This month I was invited to speak at the Honorary Treasurers Forum Summer Symposium hosted by UBS. The issue at hand was dealing with the tricky subject of how the Honorary Treasurer balances the tension of overseeing the setting of remuneration policy which will both attract the best talent whilst protecting the charity’s reputation as delivering impact and value for money for services. Whilst 91% of charities have no paid staff at all, remuneration is a contentious subject that evokes strong reactions from the public, media and beneficiaries alike.
I spoke alongside Vicky Browning, CEO of ACEVO, who offered some practical suggestions, some of which I thought would be helpful to share here.
- Transparency – public trust is volatile and people often think emotionally. It is therefore more important than ever for charities to follow NCVO’s guidance and adopt a transparent process to setting senior remuneration and recording this in the annual report and accounts.
- Proportionality – just comparing charity salaries fails to give the true perspective on salary levels. It is sensible to compare sector salaries including pay ratios; this process puts charity salaries in context.
- Performance – it is important that leaders are rewarded for doing the job in hand. However the recent Pay & Equalities Survey produced by ACEVO and sponsored by Russam highlighted that a third of charity CEOs are not appraised annually which means that it is difficult to measure whether the level of reward is correct.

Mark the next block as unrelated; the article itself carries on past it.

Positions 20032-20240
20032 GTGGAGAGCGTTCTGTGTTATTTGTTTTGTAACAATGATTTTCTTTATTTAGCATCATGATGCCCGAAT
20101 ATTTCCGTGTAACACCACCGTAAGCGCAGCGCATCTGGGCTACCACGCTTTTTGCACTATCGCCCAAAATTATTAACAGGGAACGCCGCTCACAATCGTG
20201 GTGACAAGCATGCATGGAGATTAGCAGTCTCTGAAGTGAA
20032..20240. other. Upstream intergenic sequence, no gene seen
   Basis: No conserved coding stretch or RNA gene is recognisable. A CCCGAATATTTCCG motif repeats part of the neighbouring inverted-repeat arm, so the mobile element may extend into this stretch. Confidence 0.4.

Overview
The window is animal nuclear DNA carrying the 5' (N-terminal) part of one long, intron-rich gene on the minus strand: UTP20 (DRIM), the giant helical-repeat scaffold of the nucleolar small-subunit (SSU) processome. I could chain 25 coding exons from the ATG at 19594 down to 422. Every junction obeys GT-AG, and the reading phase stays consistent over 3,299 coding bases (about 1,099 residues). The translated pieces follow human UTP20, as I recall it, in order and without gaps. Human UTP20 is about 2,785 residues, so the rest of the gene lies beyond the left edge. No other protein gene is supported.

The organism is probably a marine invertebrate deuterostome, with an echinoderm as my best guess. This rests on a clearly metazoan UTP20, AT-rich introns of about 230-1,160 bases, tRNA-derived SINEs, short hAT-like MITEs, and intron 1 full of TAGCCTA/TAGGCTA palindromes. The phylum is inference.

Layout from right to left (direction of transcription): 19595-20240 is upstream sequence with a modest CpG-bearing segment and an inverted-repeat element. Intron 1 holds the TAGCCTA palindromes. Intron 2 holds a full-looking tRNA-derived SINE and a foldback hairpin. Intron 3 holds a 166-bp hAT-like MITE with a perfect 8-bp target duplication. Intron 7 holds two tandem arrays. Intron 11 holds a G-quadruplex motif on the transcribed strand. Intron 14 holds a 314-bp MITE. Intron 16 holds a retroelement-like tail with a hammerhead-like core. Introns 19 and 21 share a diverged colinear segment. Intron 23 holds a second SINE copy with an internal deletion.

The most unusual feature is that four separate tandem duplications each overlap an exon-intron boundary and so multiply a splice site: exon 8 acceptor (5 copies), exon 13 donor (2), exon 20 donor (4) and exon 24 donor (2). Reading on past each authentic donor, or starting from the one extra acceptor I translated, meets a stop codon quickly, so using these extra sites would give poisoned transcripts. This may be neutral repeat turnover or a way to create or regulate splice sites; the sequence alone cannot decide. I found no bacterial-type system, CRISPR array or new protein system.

- Recruitment and retention – recruitment is expensive and time consuming and the cost of getting it wrong often incalculable given the damage it can do. It is important therefore to recruit according to values as this is likely to lead to more success. It will also lead to greater retention as it keeps staff motivated.
- Process – it is vital that any recruitment process is thorough, involves the right stakeholder group and that information is shared about the process with the right people in a timely manner. At the most basic level, having a terms of reference for the remuneration committee is important.
Setting remuneration correctly is always important but charities are held to a higher account. Implementing some practical steps, as outlined above, will enable you to go a long way in both protecting your organisation and attracting the best talent.
by Ian Joseph
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